It’s common knowledge that recruitment is an expensive process. There’s the administrative time spent in getting the brief out, booking ads, checking job boards, liaising with agencies and weeding through CVs and then there’s the (usually expensive) management time invested in interviewing.
Given that there is often more than one interviewer involved – double the cost of management time – and that’s not the hourly rate, but the cost of employing that person (as a recruiter, you know all about that). So, ideally, you want to interview only a few people who are a close match to your brief. These are the 5 biggest time-wasters of that very expensive interviewing process:
1Recruiting against the same job description that the previous employee had – especially if it’s more than one year old. This can mean the candidate matching process is going to be way off – especially when it comes to technical vacancies where technology changes at the speed of light!
2Interviewing candidates without checking out they really do have the skills and technical abilities they claim on their CV. Some candidates are very optimistic about their ability to work with certain technologies – and often are nowhere near the required level.
3Failing to review the CVs (or application forms) before the actual interview to check off the essential and desired skills and characteristics.
4Not reviewing the CVs prior to interview to establish what questions each particular candidate should be asked – about things like gaps in their CV or details of specific roles they’ve held – in addition to the standard set of questions.
5Not having a structure for the interview – particularly if there is more than one interviewer so some things may be overlooked and important issues not explored fully.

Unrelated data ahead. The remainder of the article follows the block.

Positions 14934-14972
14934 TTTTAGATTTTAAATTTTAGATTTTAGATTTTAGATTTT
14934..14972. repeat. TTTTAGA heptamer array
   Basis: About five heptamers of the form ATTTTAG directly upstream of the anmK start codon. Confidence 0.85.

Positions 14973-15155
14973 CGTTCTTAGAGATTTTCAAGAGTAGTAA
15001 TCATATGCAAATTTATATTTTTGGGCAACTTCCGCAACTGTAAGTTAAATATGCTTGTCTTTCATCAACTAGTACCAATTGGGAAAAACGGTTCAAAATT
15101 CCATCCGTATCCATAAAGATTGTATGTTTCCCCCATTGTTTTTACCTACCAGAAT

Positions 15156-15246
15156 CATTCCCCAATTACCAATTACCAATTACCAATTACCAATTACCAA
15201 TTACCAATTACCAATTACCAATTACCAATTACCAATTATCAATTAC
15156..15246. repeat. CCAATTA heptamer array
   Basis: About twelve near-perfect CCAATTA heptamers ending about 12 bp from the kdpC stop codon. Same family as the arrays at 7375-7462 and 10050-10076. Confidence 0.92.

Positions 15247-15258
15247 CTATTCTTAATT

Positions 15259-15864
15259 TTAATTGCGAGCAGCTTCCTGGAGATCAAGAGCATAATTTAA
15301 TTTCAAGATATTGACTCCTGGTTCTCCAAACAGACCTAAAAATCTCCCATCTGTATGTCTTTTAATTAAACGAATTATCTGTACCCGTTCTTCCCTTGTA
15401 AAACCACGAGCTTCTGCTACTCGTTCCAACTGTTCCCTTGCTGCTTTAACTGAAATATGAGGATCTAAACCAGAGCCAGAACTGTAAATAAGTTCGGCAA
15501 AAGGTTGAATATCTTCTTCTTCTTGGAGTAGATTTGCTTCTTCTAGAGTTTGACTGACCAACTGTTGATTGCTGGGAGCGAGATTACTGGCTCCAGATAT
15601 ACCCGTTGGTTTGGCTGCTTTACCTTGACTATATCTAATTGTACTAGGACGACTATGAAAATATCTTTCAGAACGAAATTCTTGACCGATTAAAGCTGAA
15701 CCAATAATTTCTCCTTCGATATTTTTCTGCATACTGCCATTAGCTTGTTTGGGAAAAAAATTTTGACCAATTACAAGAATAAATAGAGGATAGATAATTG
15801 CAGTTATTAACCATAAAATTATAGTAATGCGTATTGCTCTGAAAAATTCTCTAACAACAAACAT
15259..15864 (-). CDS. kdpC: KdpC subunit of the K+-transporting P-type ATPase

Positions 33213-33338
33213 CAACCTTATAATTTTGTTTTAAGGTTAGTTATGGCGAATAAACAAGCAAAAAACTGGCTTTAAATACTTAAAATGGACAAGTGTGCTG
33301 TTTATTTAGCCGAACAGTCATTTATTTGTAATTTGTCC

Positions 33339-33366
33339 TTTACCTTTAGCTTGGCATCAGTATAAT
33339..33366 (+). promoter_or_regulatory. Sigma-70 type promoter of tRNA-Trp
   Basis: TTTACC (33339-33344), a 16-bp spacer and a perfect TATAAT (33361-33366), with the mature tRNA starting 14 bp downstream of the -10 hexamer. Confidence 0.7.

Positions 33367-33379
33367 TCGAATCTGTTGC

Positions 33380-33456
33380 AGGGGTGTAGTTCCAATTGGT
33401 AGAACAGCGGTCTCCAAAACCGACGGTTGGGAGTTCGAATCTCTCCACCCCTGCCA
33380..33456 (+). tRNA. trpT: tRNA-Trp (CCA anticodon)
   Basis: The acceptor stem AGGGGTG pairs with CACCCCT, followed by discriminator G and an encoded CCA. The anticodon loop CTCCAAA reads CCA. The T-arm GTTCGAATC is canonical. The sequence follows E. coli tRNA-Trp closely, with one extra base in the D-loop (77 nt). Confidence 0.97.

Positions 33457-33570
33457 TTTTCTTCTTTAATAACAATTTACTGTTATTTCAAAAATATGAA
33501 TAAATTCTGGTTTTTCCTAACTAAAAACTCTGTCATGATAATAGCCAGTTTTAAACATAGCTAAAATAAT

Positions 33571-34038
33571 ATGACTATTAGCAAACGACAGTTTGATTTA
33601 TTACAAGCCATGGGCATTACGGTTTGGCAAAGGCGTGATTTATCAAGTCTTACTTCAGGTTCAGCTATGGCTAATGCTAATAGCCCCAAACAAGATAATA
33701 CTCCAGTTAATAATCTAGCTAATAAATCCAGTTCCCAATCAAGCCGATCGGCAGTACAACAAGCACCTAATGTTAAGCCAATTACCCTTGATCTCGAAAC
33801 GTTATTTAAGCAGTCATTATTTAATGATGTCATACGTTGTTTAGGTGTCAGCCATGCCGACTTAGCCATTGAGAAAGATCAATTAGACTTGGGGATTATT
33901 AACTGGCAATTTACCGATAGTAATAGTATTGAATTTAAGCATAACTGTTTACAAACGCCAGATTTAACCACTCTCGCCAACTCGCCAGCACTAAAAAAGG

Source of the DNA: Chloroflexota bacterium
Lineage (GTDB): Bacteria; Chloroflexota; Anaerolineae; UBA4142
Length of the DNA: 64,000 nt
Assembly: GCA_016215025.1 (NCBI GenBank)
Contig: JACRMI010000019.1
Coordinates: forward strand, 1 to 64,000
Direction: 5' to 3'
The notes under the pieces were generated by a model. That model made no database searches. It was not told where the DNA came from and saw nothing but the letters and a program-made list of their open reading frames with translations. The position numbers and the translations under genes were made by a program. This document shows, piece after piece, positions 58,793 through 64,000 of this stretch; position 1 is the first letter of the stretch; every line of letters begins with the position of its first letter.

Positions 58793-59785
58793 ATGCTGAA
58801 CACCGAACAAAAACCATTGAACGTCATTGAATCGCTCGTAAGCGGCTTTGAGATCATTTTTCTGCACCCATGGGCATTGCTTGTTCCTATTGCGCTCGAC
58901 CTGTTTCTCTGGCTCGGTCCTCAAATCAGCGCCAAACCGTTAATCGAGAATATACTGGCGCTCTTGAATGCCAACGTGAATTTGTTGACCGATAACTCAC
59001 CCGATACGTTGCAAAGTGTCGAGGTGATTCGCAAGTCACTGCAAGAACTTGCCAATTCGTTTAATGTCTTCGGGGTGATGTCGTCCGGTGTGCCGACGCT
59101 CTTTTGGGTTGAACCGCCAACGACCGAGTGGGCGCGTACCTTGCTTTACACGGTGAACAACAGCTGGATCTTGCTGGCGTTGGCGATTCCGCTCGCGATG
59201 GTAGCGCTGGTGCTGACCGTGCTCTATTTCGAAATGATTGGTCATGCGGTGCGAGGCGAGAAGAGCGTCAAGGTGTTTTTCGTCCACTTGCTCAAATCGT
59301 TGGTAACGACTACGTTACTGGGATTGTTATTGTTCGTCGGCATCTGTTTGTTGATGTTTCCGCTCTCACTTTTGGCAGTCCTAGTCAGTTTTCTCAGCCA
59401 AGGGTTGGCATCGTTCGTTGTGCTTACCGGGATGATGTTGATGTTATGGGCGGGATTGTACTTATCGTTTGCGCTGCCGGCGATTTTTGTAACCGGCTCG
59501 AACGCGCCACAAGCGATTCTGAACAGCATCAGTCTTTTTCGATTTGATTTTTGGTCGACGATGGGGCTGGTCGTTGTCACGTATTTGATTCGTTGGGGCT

Some companies interview more than a dozen people for a vacancy – and then interview some of them again to make a final decision. This shouldn’t be necessary if all these pitfalls are addressed.
Job descriptions should be reviewed annually – and again if someone is being recruited for that role. It ensures that you’re asking for the right skill set and that the chosen candidate is more likely to stay.
For technical roles it’s essential to check the level of skills before even considering an interview. Otherwise you’re just wasting everyone’s time.
Someone – ideally the line manager (who should also be part of the interview panel) checking through the essential skills and aptitudes can save a great deal of time interviewing candidates who are only partly qualified.
Interviewers must do their ‘homework’ or the interview can be full of holes and it may be that a candidate seems to be a good fit, only to discover after they’re employed that there is something in their record that should have been checked out.
A bit of collaboration beforehand between interviewers will ensure that each interview will go smoothly and that everyone will have an opportunity to ‘have their say’. It also means that you’re more likely to be comparing like with like.
If you want some of these tasks eliminated a full service agency will address items 1, 2, 3 and 4 for you. They’ll also ensure you are, effectively, only ever interviewing a short list. Call us on 020 3762 2020 for more information).